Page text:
For purposes of this analysis, we defined any man who reported having sex with a man in the prior 12 months to be an MSM, including men who also reported having sex with women. For clinic visits where data on the sex of sex partner were missing, if the participant had a prior clinic visit during which the sex partner sex was recorded, we used that information to define the partner sex for the current analysis. Our study population includes all MSM new problem visits, and participants could have been included in the analysis more than once. New problem visits were defined to include all visits occurring at least 30 days after a prior visit, or visits occurring less than 30 days after a prior visit if the patients indicated on their registration form or to front desk staff that they were seeking care for a new concern. Our outcomes of interest were the number of GC and CT infections and cases identified. We defined an infection as any positive test result and defined a case as any individual with a positive test result for either pathogen in a specimen obtained from at least 1 anatomical site. Thus, cases could have multiple sites of infections. Clinical data were entered into an electronic database. All data used for this study were de-identified, and the University of Washington Institutional Review Board determined that the study did not require human participants review.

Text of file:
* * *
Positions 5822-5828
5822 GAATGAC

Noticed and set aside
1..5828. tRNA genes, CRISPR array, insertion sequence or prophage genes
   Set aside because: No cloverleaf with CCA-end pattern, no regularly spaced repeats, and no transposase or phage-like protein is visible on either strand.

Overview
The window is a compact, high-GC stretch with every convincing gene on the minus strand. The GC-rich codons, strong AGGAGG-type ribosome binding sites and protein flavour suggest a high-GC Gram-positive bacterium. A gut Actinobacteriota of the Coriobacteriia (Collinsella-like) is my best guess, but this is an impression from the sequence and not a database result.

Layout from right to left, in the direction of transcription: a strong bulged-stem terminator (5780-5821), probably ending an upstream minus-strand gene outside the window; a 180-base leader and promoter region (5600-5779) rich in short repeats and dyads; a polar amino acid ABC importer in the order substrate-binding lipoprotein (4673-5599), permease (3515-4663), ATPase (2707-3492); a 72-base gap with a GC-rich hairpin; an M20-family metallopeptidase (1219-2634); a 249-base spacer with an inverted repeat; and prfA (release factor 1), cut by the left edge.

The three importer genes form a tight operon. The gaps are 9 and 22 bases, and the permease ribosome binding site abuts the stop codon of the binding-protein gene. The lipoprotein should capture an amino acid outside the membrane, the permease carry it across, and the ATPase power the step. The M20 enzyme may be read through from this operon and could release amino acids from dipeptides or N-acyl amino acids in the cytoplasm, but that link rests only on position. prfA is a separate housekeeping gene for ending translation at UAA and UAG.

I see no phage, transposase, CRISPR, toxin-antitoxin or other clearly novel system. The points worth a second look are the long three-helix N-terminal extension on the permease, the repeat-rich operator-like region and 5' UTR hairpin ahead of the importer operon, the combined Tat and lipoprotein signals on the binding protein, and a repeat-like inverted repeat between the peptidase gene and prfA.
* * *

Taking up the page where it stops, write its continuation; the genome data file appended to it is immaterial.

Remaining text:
Clinic and Laboratory Protocol
All patients attending the clinic for a new problem visit complete a structured interview (either by a clinician or via a computer self-interview) that includes questions that identify anatomical sites potentially exposed to infection. The clinic’s protocol during the study period was to test MSM for rectal GC and CT infection if they reported having receptive anal intercourse in the prior 12 months and to test men who reported performing fellatio in the previous 2 months for pharyngeal GC. Throughout the study period, men without symptoms who reported insertive anal sex or receiving oral sex in the prior 2 months were tested for urethral GC and CT infection using Aptima Combo 2 testing on urine specimens. Men with signs or symptoms of urethritis underwent Gram stain and culture for Neisseria gonorrhoeae on urethral specimens in addition to urine NAAT testing. Although clinic policy for routine screening was as outlined above, in some instances, clinicians deviated from testing protocol based on their clinical judgment.